The attacks continued over the next two months, sometimes while police sat in their cars nearby. Eventually the Wilsons moved and years later, in 1960, only 2.9 percent of the neighborhood's residents were Black.

In 1963, white neighborhood groups proposed a "Homeowners' Rights Ordinance" to preserve their "right" to segregate neighborhoods and their right to discriminate in real estate sales. After this was defeated, there were 25 cross burnings in 1965 alone.

Slow Genocide Today

So what about after the Civil Rights Movement? And what about today? Do Black people in Detroit still face an apartheid-like situation?

In 1986, then mayor of Detroit, Coleman Young, said something that shines a light not only on the situation then, but what exists even more intensely today:

Controversy over a law in Dearborn, a white suburb Detroit, that barred "outsiders" from its parks had brought to the surface intense racial tension. In the midst of all this, Young denounced more restrictive gun control measures that had been proposed for Detroit, including collecting guns from the public. He said:

''I'll be damned if I'm going to let them collect guns in the city of Detroit while we're surrounded by hostile suburbs and the whole rest of the state who have guns, where you have vigilantes, practicing Ku Klux Klan in the wilderness with automatic weapons.''

Attorneys for Dearborn argued the law was not discriminatory in intent because it had been approved by voters, "whose motivation could not be determined." And when it came right down to it, they argued that Dearborn residents basically just had the right to say who could use their parks—just like they had the right to keep Black people from moving into their neighborhoods or going to their schools.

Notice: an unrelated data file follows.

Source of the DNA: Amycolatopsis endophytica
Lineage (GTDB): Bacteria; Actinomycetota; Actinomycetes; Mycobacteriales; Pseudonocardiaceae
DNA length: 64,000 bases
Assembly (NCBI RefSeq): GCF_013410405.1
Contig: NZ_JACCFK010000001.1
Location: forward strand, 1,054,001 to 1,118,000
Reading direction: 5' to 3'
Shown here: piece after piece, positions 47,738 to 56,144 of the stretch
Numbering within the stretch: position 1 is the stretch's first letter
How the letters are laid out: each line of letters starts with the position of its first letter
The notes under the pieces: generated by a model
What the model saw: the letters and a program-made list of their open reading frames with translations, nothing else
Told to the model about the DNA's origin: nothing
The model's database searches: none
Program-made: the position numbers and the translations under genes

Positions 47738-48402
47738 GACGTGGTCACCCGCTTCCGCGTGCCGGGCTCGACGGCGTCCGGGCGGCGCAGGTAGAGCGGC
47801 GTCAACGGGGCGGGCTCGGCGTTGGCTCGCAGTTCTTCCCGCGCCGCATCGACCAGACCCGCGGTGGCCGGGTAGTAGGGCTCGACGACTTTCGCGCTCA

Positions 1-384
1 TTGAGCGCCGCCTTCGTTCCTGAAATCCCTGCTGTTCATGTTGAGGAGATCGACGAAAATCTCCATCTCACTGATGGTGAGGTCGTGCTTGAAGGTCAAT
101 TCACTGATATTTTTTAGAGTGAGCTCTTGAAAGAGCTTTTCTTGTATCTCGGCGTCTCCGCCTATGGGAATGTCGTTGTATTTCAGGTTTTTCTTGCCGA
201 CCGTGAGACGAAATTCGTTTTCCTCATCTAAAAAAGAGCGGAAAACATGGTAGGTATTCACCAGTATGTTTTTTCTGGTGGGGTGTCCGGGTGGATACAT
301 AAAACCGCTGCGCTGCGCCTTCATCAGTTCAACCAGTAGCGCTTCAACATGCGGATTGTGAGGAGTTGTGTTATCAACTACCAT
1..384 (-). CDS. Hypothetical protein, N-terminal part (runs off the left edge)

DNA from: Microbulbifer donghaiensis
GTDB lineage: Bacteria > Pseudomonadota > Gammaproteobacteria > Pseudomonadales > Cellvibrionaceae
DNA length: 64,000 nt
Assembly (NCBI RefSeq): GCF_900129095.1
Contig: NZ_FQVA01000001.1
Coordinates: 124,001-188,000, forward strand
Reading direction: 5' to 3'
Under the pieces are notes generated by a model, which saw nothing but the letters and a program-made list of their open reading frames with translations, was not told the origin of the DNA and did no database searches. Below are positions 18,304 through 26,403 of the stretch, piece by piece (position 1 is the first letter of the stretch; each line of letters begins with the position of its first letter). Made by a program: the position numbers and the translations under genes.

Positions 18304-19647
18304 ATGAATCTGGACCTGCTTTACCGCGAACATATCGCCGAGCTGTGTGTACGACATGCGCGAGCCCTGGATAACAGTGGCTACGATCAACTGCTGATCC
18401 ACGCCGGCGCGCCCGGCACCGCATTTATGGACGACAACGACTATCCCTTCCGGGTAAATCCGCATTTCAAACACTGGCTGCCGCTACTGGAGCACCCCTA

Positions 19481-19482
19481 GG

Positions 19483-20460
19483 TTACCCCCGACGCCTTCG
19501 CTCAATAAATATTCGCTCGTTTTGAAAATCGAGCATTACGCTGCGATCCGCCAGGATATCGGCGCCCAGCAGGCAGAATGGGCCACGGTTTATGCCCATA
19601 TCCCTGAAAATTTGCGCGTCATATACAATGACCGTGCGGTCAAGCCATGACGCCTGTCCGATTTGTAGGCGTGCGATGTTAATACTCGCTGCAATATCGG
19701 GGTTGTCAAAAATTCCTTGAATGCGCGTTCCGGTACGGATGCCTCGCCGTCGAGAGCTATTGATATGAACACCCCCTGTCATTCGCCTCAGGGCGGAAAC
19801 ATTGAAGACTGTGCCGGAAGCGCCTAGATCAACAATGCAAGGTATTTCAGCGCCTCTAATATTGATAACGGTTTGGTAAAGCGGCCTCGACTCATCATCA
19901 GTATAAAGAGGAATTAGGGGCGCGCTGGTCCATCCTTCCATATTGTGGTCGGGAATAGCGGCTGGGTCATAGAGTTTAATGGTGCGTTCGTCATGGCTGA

Other suburbs around Detroit had been able to avoid the charges of open discrimination by simply building physical barricades and requiring residents to show ID cards to enter (like gated communities). In the suburb of Grosse Pointe Park officials proposed cul-de-sacs and walls—that supposedly were to ease traffic and prevent flooding. But clearly these were a way to "keep out Black people," to enforce what amounted to apartheid rules.

Think about this situation 27 years ago and then think about Amerikkka today:

2010: Detroit police raid a house in the middle of the night and kill seven-year-old Aiyana Stanley-Jones, sleeping on the couch with her grandmother, and now, in 2013, a judge declares a mistrial in the trial of the only cop to be charged for the murder. 2012: Trayvon Martin is gunned down by a racist vigilante for the "crime" of being young and Black—and the system lets the killer go free. 2013: a 19-year-old Black woman, Renisha McBride, gets in a car accident and looks for help in the white Detroit suburb of Dearborn Heights, but instead of finding aid is treated like a suspect, shot in the head and killed.

But it is not just this, and it is not just Detroit. There is what Carl Dix of the Revolutionary Communist Party, USA has called a slow genocide of Black people in this country—that can easily become a fast genocide.